Blowing in the wind

Civil society cannot distance itself from the phenomenon of right-wing parties finding their way to the top in Europe

By Bjorn Forde
Published: Saturday 15 June 2002

On July 1, Denmark will take over chairpersonship of the European Union. Then it will be the responsibility of the newly elected right-wing Danish prime minister, Anders Fogh Rasmussen, to help define and promote the global role of the only group of nations in a position to challenge the dominance of the us in the international arena.

A first major test will be the summit on sustainable development in Johannesburg. Last year, the Danish government launched the idea of a 'Global Deal'. The idea of such a deal is to ensure a new balance between global economic, social and environmental development with a view to furthering global sustainable development.

Elements of the deal include: securing market access for developing countries; improving development assistance and debt relief as well as transfer of sustainable technology; enhancing and strengthening international co-operation to protect the environment; furthering international labour standards; and promoting world trade.

Some of us believe that the idea of a 'Global Deal' is a useful way of trying to end the deadlock between the North and the South, although it is far from what European civil society has been asking for. We, therefore, supported the initiative by the former Danish social democratic government.

The question now is how the new right-wing government will pursue the proposal? The truth is that the answer is still blowing in the wind!

When the Danish prime minister met with us President George W Bush earlier this year, he made it clear that there will only be a global deal if the us can agree to certain terms. The minister for environment has repeated this position and indicated that he will be satisfied with 'voluntary partnerships' rather than a much stronger 'deal' agreed among governments.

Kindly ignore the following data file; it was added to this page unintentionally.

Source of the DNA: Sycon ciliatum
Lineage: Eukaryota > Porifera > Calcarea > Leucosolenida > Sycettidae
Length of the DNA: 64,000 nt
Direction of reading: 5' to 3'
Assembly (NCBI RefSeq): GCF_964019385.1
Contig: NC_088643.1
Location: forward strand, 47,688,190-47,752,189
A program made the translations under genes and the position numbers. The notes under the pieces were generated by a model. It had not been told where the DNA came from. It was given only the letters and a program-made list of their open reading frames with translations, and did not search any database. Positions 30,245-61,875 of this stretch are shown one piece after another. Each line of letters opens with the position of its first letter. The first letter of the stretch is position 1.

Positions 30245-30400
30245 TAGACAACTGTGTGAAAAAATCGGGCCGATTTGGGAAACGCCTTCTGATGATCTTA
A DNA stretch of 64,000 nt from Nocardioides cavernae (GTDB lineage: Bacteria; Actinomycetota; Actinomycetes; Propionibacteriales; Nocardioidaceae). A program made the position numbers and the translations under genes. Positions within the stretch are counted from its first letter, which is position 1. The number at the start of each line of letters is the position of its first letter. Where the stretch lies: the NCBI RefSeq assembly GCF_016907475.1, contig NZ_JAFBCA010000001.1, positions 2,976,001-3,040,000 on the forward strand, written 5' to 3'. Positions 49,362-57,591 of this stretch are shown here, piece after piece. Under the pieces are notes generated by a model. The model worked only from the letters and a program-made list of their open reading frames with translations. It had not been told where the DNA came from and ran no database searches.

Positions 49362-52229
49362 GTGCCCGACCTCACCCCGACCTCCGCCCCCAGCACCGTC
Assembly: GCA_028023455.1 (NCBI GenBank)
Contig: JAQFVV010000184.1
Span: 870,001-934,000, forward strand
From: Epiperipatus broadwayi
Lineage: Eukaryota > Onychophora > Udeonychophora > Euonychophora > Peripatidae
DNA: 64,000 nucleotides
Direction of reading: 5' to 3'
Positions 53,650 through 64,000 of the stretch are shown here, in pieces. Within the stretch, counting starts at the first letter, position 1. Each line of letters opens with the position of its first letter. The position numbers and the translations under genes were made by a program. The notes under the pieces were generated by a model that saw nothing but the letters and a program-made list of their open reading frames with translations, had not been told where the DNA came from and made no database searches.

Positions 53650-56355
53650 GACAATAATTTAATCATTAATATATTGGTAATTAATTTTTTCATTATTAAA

The majority of European governments are not likely to be very unhappy if the idea of a 'deal' falls through. They are not seriously committed to any dramatic increase in development assistance; they are not happy with market access for developing countries; and they are outright against any fundamental changes to the protectionist system of subsidised European agriculture.

With the surge of right-wing populism all over Europe, and the rise of right-wing political parties to power in several countries, it is highly unlikely that the European Union will be interested in asserting itself as a global player with a fundamentally different agenda than the us. An agenda rooted in the social democratic ideology that dominated the 1990s.

It is much more likely that the new winds blowing across Europe will follow the simplistic market-oriented orthodoxy of the us. It is also likely that the idea of protecting 'Fort Europe' even more -- from immigrants, competition from developing countries, the threat of terrorism -- will be seen as the appropriate response to right-wing voters and populist movements, threatening right-wing parties from the right.

European decision-makers, left and right, know that the issue of global governance needs to be dealt with, and that the eu must play a role. They also recognise the need to respond with social and economic solutions to the threat of terrorism, not just the military responses preferred by the Bush administration.

But they are caught in a catch 22 situation by what their voters seem to be more concerned about than anything else: the uncontrolled influx of refugees and immigrants, threatening their 'Danish' or 'Dutch' culture, values and religion, contributing to an escalation in crime, etc.

This new situation is not only a challenge to the social democratic parties now losing ground among the voters. It is also a challenge to the civil society movements that worked closely with the left and middle of centre parties during the 1980s and 1990s in setting new agendas for development, management of our natural resources, human rights and globalisation.

By many in our societies, we are seen as 'commissioners of political correctness' who have managed to highjack the agenda without being accountable to the people.

What we see unfolding in Europe is the result of a long and complicated process that needs to be analysed and understood without delay. The answers are not easy to find, and the responses are therefore still blowing in the wind. But civil society cannot afford to leave the answers and responses to political parties alone. We need to recognise that we are part of the problem, and we must also accept that we have to be part of the solution.

Bjrn Frde is secretary general, Danish Association for International Co-operation

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